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A contrary* thought for the day http://www.techdirt.com/articles/20121012/12521020691/next-time-someone-suggests-piracy-will-kill-music-remind-them-that-music-survived-last-ice-age.shtml
* = well, compared to the usual X-is-Dead blog-traffic-circle-jerk-logic
(Feel free to give me a shoeing)
I was kind of under the impression that music piracy had been curtailed to a large extent.
I've never been much of an illegal downloader at all but I tried to d/l the new baroness record (I'd already paid nearly 20 quid for the vinyl and was buggered if I was also going to pay for a d/l as it didn't come with a code) and after a consider amount of searching found it totally impossible: all the mediafire links etc etc connected to the search had been taked down in compliance with that US legislation.
I guess that there are probably clever people on here with exciting ways of getting hold of downloads but, based purely on my one experience, is it the case that this legislation (whatever your stance on it) is kind of working?
I've done the same, tried to download albums that I have on vinyl only and they're seemingly nowhere to be found, in contrast to about a year ago when it was ridiculously easy to just type in basically any album title followed by 'rar' and get a raft of download links. Seemed to coincide with the closure of Megaupload.
though perhaps a combination of legislation and spotify type services means there is less piracy overall? No idea really.
and whether anyone will listen back to it?
President Morgan Freeman saying "Good luck and God help us all" or whatever he said in Deep Impact. Though I guarantee you that whatever future civilisation emerges from the annihilation of mankind and all life on earth, Mick_Squalor will still be there JAGging his band... :/
There still seems a healthy/unhealthy culture around megaupload type sites for blogs/forums, was bit shocked to see nodata was still up and running the other day, that's one of the bigger players. I've no experience with torrents at all though, but I thought all the file-sharing was based round this now?
but I'm too old to understand these things now. But I don't get that article. No-one is saying piracy will kill music, they're saying piracy will kill great music. And the fact that I hardly listen to any music written before about 1955 may suggest that the "music industry" as I've understood it has been a positive thing that I wouldn't want to see destroyed.
I'm a fan of Kristin Hersh and she's developing ways of supporting herself largely outside of the music industry by directly engaging with fans. This is all great. But what about the new Kristin Hersh who is currently 15 years old and writing songs in her bedroom. How will she develop enough fans to support herself through Kickstarter? Would I be a paying "fan" of Kristin Hersh if 4AD hadn't supported her financially and promoted her music to an English audience in the Eighties? This is my concern.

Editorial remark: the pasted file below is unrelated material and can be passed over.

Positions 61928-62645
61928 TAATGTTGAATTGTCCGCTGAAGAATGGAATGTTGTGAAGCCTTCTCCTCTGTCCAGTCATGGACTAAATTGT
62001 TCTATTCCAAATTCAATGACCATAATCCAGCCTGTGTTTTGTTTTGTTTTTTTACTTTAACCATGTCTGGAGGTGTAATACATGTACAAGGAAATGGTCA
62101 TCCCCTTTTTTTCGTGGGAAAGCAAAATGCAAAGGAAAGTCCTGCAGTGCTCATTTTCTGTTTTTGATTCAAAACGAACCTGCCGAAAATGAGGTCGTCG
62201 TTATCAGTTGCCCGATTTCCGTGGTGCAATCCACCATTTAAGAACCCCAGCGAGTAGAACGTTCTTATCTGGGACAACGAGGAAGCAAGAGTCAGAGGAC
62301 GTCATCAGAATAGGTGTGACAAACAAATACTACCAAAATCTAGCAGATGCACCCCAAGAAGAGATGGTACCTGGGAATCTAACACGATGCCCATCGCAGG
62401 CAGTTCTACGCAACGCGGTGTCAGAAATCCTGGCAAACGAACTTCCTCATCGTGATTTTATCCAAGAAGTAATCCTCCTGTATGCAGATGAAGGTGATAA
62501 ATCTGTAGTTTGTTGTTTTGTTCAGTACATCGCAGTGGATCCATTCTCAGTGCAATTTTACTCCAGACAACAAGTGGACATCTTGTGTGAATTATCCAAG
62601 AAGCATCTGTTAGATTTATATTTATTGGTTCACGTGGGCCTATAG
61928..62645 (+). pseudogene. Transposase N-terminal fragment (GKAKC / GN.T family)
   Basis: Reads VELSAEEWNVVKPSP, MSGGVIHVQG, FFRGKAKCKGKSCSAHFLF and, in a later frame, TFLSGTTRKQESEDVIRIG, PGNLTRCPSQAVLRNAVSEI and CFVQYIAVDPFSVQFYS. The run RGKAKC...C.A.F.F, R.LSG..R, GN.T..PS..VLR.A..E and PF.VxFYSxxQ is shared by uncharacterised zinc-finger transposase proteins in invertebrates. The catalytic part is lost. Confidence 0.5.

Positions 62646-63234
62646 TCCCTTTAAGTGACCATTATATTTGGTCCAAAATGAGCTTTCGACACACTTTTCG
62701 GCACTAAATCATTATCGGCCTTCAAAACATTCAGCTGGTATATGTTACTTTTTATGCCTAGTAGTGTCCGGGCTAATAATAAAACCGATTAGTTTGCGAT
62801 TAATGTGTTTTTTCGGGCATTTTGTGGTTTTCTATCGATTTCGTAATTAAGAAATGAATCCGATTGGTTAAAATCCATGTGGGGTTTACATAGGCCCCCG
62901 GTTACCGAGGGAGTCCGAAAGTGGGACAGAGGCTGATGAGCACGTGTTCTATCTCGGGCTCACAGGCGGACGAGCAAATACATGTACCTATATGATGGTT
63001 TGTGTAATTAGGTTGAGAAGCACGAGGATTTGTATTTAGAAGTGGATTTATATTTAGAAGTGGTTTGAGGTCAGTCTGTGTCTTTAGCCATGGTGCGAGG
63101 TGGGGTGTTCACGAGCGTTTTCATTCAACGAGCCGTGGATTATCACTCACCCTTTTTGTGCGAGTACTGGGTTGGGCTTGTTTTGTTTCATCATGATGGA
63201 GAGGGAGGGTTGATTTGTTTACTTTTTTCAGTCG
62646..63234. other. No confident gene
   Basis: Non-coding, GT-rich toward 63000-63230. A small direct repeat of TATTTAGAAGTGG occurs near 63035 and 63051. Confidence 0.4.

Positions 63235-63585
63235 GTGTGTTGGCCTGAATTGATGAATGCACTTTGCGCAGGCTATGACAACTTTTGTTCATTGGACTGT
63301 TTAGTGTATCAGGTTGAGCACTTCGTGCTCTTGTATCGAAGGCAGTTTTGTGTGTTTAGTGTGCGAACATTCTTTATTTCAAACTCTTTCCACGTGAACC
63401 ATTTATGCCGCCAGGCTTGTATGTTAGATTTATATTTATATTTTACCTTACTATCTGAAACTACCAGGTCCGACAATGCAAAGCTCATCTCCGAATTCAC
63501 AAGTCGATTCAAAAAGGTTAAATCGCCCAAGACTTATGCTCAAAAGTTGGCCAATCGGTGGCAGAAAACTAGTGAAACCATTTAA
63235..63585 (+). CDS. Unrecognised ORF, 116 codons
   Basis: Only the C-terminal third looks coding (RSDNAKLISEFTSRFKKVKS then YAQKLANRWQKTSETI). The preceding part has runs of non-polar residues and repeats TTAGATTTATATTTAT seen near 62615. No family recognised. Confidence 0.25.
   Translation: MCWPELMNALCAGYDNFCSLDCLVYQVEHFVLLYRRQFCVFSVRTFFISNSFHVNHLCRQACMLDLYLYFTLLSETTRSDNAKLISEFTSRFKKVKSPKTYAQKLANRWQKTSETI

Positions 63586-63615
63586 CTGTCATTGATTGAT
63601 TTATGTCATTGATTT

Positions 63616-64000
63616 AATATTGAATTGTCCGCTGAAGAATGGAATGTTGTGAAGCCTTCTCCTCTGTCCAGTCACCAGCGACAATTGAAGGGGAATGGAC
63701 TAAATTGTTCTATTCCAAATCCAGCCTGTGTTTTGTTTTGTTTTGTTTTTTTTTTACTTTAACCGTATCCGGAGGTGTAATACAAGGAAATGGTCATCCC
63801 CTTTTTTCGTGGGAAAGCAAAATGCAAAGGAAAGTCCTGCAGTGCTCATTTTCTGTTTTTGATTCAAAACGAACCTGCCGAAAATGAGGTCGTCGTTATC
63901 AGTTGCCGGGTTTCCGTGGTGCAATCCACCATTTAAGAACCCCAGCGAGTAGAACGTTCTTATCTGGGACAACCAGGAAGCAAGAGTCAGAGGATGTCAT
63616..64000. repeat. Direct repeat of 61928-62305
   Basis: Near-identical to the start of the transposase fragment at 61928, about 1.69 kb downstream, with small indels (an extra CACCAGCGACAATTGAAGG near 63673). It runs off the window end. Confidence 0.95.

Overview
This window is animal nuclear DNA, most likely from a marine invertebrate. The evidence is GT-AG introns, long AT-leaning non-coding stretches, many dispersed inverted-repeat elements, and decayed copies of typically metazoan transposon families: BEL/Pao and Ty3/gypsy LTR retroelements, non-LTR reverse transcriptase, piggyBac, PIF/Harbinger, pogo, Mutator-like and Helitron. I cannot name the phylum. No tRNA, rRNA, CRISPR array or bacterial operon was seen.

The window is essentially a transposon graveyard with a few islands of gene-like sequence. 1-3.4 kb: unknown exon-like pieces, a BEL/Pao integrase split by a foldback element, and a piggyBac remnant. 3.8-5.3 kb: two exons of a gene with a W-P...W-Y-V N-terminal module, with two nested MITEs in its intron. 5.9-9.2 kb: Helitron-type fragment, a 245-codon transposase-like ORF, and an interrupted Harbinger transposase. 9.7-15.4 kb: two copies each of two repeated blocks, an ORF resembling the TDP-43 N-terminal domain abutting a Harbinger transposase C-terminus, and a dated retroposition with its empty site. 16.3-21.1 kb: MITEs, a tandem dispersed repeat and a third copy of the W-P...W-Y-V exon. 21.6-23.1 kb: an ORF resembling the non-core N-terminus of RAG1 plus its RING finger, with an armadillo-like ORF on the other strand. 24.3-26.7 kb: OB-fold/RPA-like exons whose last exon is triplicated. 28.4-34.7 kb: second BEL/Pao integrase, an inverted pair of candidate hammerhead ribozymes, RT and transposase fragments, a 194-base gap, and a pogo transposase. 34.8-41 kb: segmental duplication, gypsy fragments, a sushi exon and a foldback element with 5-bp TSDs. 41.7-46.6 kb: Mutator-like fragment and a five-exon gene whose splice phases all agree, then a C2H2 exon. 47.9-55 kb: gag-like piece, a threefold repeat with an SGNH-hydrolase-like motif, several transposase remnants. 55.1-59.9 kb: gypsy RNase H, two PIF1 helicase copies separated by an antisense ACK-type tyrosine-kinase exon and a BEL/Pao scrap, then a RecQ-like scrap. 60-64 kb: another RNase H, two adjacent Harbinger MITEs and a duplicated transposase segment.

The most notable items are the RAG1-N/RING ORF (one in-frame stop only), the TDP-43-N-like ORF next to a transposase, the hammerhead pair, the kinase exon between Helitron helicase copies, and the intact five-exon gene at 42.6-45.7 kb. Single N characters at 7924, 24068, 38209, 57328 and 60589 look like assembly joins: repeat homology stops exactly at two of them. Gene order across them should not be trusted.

Yeah, I guess I'm just repeating the old "well it's ok for Radiohead to give away their album once they've made it" argument.
Essentially though, Ice Age music sucked. Who wants to go back to that?
And I cited her, er, business model and fan support as a comparison point to Amanda Palmer's in *that* thread. She's someone I am more than happy to support upfront artistically.
The new/next Kristin, I do see what you're saying but she can't just sit in her bedroom and expect people to find her bandcamp/kickstarter, it's never been that way. If she's not willing to get out there and represent herself to a potential audience, do shows and make people aware of her then of course she won't get any support. Yes the (oh god sorry for this phrase) market is saturated, but on the other hand the 'platform' for that market is now world wide and the theory goes that if you reach out enough, and are halfway decent obviously, then a niche/pocket audience is there to pick up on you.
I think I saw a video of Sharon van Etten a few years ago playing in someone's kitchen for a tiny blog and now look at her and I understand how much hard work she's put in to get there. How does piracy affect her? She has over half her album out there on music blogs and I think I have about two hours worth of performances on podcasts from the last year or so. So I suppose that audience will form the basis of paying fans for the next record, do you think?
glad to see it made.
... Is also indicative of the current crack down on illegal downloading. It's true that the internet piracy "industry" is more dry these days than it ever has been since it became popular,and I don't download very much at all, but it is nigh on impossible to find decent links for albums (torrents generally don't work on my computer for some reason).
Which actually leads on nicely to an idea that I had recently. I think it won't be long before the government brings in a apiece of legislation so that computers and music playing products, such as itunes etc, are built so that illegal downloads will not work and won't be supported by their systems. I don't think it'll necessarily be a good thing if it happens, I'm not sure where I stand on the whole illegal downloading thing, but it's the kind of thing I can see them implementing.
`` it is nigh on impossible to find decent links for albums``
Uh, it really isn't.
``I think it won't be long before the government brings in a apiece of legislation so that computers and music playing products, such as itunes etc, are built so that illegal downloads will not work and won't be supported by their systems``
I think they might just skip to the magic fairies who stop your hand from pressing the play button on naughty music.